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  • "I'm not even surprised. I'm really not. It's just—he won't even ask!"

    I'm whining, voice on the hinges of breaking.

    "I know, sweetie. I know. But he's—"

    Your. Dad.

    I don't need to hear her say it. It's always the same. We've had this conversation more times than the years I've been alive.

    I'm twenty-one. In college. Honor student. Living in an honor's house. Working four jobs. Writing my sixth novel. Dying slowly.

    Her voice is sugar-sweet, pitched high, with the kind of cadence that lulls babies to sleep and breaks wild horses. "Rosi?"

    I hate when she says my name like that. Like it's a festering wound—I'm a festering wound.



    "I'm fine." I'm not.

    "I'm not surprised." Oh yes, I am.

    "Mom, my phone’s about to—" I'm staring at a blank screen. Three percent my ass.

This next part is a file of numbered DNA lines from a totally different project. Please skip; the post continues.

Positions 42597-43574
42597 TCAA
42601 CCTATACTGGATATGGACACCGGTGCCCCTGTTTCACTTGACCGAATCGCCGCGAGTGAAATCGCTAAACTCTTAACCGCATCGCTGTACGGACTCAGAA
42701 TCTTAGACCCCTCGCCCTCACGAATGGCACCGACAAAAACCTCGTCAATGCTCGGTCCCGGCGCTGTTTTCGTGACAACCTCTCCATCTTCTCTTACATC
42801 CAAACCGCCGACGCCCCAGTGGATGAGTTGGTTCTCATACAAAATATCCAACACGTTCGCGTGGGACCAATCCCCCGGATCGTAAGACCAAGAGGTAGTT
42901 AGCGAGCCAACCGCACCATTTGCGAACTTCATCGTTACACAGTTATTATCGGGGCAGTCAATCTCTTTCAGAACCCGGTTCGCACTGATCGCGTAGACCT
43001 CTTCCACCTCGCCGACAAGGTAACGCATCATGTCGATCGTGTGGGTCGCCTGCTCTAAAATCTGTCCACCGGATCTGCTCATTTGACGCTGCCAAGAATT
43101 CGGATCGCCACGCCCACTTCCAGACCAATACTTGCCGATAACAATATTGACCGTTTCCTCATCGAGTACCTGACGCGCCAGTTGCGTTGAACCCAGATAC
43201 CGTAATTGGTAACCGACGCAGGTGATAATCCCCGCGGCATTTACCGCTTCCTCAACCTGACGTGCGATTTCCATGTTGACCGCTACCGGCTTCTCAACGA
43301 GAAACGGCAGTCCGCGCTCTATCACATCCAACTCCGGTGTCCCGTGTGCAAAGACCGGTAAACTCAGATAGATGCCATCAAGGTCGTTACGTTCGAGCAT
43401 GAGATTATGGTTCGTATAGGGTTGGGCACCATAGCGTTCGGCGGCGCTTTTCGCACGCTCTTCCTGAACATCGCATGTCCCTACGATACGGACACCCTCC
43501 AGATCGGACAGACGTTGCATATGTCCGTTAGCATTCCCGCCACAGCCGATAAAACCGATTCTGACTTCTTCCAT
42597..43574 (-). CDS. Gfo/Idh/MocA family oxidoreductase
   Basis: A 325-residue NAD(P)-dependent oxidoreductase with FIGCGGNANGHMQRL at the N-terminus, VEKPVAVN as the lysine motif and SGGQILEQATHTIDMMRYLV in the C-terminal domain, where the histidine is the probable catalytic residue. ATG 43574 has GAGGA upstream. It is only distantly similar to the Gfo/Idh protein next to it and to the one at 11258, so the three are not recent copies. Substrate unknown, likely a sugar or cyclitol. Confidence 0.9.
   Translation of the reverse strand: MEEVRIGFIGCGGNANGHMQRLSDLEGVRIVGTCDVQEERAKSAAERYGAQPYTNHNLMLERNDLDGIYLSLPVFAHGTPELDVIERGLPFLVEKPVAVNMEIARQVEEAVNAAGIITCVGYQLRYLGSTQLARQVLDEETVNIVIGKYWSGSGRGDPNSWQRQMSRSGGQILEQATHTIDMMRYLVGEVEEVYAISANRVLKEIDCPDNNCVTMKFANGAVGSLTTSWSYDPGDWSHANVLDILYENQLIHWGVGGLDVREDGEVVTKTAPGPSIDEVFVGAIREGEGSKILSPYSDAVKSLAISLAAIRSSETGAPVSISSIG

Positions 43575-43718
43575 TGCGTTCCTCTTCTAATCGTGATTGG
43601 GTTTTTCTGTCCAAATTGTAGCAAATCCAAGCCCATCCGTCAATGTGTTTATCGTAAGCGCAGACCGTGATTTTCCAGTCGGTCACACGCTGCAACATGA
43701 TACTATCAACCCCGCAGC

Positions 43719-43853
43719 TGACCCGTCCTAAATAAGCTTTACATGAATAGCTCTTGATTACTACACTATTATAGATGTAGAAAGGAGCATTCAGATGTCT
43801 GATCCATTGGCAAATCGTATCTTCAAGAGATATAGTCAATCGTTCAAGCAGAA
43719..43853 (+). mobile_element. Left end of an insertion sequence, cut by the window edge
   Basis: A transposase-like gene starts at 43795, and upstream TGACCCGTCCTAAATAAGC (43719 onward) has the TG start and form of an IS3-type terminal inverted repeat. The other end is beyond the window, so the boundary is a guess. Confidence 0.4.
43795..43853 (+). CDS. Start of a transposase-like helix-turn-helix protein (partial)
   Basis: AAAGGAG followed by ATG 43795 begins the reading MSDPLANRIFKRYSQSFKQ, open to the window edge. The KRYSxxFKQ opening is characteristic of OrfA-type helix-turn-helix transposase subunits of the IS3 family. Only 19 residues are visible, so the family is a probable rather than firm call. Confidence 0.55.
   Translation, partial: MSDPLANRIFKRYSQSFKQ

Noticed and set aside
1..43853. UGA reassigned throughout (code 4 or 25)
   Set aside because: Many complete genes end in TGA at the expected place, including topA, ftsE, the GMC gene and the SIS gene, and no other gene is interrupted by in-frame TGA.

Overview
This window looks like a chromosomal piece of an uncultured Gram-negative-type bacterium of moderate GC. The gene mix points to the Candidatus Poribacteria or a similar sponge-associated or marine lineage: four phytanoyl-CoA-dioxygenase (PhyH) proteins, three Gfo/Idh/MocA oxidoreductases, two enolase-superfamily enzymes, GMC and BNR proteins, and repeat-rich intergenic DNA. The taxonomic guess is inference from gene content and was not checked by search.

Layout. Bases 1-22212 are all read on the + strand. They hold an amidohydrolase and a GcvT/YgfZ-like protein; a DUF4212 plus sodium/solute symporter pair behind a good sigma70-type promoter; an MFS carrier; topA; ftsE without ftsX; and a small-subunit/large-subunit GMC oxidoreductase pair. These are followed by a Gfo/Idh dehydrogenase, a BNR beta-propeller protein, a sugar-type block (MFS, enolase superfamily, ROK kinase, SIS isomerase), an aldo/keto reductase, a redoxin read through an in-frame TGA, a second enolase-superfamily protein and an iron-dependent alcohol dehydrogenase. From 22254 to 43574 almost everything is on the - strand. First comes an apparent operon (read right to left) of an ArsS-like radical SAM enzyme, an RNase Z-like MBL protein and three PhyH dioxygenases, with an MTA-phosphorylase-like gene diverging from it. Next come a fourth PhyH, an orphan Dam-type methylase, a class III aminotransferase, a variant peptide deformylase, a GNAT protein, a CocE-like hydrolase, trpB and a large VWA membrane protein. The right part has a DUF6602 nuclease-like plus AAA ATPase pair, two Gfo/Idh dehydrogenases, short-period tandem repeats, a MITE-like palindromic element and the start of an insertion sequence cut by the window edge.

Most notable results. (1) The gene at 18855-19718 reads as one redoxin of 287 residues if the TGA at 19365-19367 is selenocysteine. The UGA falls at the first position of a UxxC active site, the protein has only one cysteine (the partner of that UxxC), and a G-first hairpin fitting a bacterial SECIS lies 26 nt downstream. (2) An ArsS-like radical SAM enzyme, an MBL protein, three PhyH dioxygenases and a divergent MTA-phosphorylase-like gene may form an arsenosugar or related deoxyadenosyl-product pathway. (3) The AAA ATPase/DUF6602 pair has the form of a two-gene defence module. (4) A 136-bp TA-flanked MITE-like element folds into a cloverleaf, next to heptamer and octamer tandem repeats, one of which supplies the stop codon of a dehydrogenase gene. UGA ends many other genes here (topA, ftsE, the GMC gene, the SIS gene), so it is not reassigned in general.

I blow out a warm breath, watching it freeze the air. "Like I give a fuck. He's always like this. I can do it on my own. Fuck him."

    Babyshoe. Babyshoe. Babyshoe.

    When I was three or four or five I saw a baby shoe. It was blue, hanging by its shoestrings on a naked tree branch. No, it was pink, slung over and dangling from an electric pole. Or was it muddied and yellow, smushed up against a drain on the side of a road?

    I’m not sure.

    But for days I obsessed about this babyshoe, asking my mother and grandmother and grandfather about its infant owner and their cold foot. My family likes to tell me what I really saw, but I always forget.

    My only memory is a single chanted word.

    It’s the same with my father. I’ll mutter under my breath for days. Block his number. Bitch to my friends. Cry to my mom. But the memory will fade, leaving one imprint in its place.

    “Asshole. Asshole. Asshole.”
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